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Professor applies wisdom on and off ballfields

MIT’s Paul Lagace has been known to apply his knowledge of aeronautics to Red Sox pitching. Lenny Megliola for the boston globe/Globe Staff

It is not unusual for Boeing, the third-largest aerospace and defense contractor in the world, to call on Paul Lagace at his office at the Massachusetts Institute of Technology, where the 54-year-old Wilmington resident is a tenured professor of aeronautics and astronautics.

“He’s in the genius category,’’ said Jack Grinold, the legendary sports information director at Northeastern. Lagace is married to Grinold’s niece, Robin.

It would be misleading to assume Lagace is just another brainiac at the famous Cambridge fountain of profundity.

For his part, Lagace is happy if he works a good game on a Friday night as a high school football official.


“The thing I love about sports is the team factor,’’ said Lagace. Working those games “is like being on a team again. They work hard. The players get our best game. You can’t do that alone.’’

In 2001, he was named high school football official of the year by the Eastern Massachusetts Association of Interscholastic Football Officials.

“He was zebra of the year,’’ Grinold quaintly put it.

It doesn’t always go smoothly. Lagace has heard it all from disagreeable fans.

“A couple of times I’ve had to be helped off the field,’’ said Lagace. “One thing officiating has taught me is you can’t please everybody.’’ Pass interference, he said, is the primary penalty fans don’t fully understand.

After graduating from MIT in 1978, Lagace started officiating sub-varsity and Pop Warner games. “I needed extra money to support myself.’’

As an undergrad, he officiated at intramural sports. He also ran a softball league.

“MIT has a very participatory environment,’’ said Lagace. “It’s not about winning, it’s about doing the best you can.’’

Lagace even worked with former Red Sox star Wade Boggs. Accustomed to hitting .330 or better, the future Hall of Famer dipped to .259 in 1992. He couldn’t figure it out, but a few people thought it had something to do with changing wind patterns caused by a new press box - higher than the old one - at Fenway Park.


It seemed like a good project for an MIT aeronautics expert. Lagace jumped in and supervised his students, who built a model of the park. “We did a scientific technique,’’ said Lagace. His students created a smoke trail to check the direction of the wind.

The wind often blew out at Fenway.

A big Red Sox fan, Lagace painfully recalls Bucky Dent’s homer that beat Boston in the infamous 1978 playoff game.

“It was a pop-up.’’

When the project was done, the conclusion was that “Boggs was right,’’ said Lagace. “The wind was blowing in.’’ Maybe it was just a fluke that season, although home runs were down.

“But we didn’t hit home runs on the road that year, either,’’ noted Red Sox historian Dick Bresciani of Wellesley. “We didn’t have [Jim] Rice. We didn’t have [Dwight] Evans. I think Tom Brunansky led us with 15 home runs.’’

After the season, Boggs signed with the Yankees and hit .302.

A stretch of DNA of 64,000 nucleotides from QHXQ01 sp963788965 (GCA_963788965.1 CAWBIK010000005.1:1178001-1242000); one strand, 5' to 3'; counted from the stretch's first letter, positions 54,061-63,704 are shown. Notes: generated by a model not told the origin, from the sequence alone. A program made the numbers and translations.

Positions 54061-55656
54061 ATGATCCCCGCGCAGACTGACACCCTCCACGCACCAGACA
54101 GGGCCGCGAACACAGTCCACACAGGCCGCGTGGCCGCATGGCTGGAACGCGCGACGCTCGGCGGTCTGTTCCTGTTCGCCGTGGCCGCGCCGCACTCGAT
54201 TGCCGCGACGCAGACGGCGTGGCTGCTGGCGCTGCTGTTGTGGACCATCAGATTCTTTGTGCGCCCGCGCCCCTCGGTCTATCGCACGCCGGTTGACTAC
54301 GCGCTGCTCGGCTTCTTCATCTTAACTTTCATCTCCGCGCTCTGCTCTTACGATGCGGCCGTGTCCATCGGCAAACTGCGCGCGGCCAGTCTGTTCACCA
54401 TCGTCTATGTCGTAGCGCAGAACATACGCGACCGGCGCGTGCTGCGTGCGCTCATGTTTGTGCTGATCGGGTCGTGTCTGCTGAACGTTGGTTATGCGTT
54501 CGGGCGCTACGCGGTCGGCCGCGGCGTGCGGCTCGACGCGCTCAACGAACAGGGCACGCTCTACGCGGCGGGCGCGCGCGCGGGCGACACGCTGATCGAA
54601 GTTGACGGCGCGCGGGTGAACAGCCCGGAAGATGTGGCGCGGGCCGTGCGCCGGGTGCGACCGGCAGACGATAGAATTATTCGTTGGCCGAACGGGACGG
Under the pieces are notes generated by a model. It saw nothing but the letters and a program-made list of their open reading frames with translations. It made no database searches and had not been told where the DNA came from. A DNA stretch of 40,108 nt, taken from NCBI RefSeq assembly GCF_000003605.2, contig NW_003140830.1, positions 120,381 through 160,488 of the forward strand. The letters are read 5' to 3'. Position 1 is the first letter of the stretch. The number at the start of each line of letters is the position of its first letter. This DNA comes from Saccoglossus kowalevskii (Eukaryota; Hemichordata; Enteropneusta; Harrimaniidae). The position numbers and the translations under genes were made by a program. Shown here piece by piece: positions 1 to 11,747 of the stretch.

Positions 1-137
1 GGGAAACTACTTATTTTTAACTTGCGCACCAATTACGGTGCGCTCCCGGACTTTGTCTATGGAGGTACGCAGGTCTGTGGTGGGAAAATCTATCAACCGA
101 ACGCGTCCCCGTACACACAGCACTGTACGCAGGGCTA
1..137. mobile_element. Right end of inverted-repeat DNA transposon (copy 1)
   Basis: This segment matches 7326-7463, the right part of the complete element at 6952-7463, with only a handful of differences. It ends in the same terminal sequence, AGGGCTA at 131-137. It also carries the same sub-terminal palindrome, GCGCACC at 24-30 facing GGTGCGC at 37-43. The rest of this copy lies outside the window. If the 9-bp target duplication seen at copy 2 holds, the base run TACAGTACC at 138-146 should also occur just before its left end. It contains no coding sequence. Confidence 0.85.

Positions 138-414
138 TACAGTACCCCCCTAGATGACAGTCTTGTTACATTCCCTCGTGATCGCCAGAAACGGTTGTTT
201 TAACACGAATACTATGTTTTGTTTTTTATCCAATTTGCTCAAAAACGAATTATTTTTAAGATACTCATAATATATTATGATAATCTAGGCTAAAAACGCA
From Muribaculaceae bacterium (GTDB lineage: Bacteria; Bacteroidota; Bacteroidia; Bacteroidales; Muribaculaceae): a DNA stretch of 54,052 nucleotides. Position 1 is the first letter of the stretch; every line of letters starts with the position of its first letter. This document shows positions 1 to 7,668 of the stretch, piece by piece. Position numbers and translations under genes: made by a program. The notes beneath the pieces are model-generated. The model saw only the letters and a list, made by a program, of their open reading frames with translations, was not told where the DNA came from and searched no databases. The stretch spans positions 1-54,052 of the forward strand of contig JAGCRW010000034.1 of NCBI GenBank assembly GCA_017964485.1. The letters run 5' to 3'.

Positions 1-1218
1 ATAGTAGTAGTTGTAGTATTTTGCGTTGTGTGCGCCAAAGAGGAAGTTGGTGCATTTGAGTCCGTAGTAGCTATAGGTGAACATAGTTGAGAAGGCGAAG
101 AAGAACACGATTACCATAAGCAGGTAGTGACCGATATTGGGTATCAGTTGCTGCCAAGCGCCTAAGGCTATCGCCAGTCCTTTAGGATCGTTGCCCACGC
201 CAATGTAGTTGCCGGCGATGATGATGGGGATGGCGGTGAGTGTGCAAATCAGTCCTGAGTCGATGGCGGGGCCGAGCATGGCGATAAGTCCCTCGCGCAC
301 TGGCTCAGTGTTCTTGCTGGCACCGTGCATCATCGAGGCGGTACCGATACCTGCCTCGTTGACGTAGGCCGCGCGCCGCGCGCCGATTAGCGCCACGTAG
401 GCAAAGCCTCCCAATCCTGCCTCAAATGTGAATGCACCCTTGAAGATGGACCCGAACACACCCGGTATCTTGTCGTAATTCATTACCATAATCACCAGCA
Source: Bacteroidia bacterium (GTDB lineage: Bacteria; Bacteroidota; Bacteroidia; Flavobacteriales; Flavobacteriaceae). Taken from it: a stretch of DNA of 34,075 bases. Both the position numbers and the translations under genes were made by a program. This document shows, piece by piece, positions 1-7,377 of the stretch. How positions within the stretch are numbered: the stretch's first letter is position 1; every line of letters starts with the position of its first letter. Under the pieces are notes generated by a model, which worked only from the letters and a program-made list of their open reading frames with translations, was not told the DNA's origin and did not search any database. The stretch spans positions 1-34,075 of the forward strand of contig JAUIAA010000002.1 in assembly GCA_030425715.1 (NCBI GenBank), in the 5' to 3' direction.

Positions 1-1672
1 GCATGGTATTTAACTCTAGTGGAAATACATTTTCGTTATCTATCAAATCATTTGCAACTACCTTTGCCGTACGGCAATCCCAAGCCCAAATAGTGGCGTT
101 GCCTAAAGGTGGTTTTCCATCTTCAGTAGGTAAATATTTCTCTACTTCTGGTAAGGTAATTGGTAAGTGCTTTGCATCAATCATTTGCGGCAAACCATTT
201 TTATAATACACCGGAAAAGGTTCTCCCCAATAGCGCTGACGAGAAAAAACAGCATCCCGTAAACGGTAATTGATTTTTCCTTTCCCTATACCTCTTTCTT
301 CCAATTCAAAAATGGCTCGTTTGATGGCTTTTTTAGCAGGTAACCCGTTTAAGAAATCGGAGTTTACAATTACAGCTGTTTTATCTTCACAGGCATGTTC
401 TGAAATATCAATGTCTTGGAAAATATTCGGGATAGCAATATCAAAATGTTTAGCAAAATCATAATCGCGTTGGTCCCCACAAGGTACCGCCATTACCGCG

Lagace is quick to tell you that the last Boston manager to win a World Series before Terry Francona was Bill Carrigan, from his hometown of Lewiston, Maine.

Not a lot of TV sports were broadcast in Lewiston, so Lagace listened to games on the radio: “A lot of Bruins-Canadiens games. There were a lot of Canadiens fans up there.’’


Lagace played baseball and skated on backyard rinks. “It would get to 25, 30 below zero. We had no problems keeping the rinks going.’’

His passion for aeronautics and astronautics was triggered by “watching the space boom in the 1960s, when I was a kid,’’ he said. “At MIT, I became even more interested. I started working in the laboratory.’’

He wound up teaching. He had missed the personal touch of working with students. In 1982 he became an assistant professor. He was 24, a member of the faculty. “It was a different world,’’ he said.

He thrived in it. “The students’ energy and enthusiasm drive you,’’ he added. “They always have a question. Always thinking.’’

Lagace has toured the world, lecturing and attending conferences. He often scheduled business trips when the Red Sox were playing in that city. “On our first date,’’ said his wife, Robin, “he took me to a Red Sox game. I’d never been. We sat in the bleachers. I was a cheap date.’’

Soon she was as big a fan as her future husband (they were married in 1983). “I fell in love with Fenway, the Red Sox, and Paul, not necessarily in that order,’’ she said with a laugh.

Once Lagace started officiating high school football “the only reason I went to the games was to watch the officials,’’ said Robin, who is an elementary school teacher in Needham, specializing in reading. She’d usually stand behind the end zone to distance herself from any criticism of the officials.


Her husband’s best traits? “He’s incredibly fair and has a great sense of humor,’’ she said.

“I love the guy,’’ said Grinold. “Paul’s very thorough when something needs to be done.’’

In the classroom, in the board room, on the football field. Heck, the guy could even ease the mind of Wade Boggs.

He has never been to Wrigley Field, but now that Theo Epstein is the head of baseball operations for the Cubs, it’s probably a pretty good bet Lagace will line up a lecture in Chicago this summer.

“It’ll be interesting to see what Theo can do out there,’’ said Lagace.

And it’s the Windy City. He might be able to find a project at Wrigley.

Lenny Megliola can be reached at lennymegs@aol.com.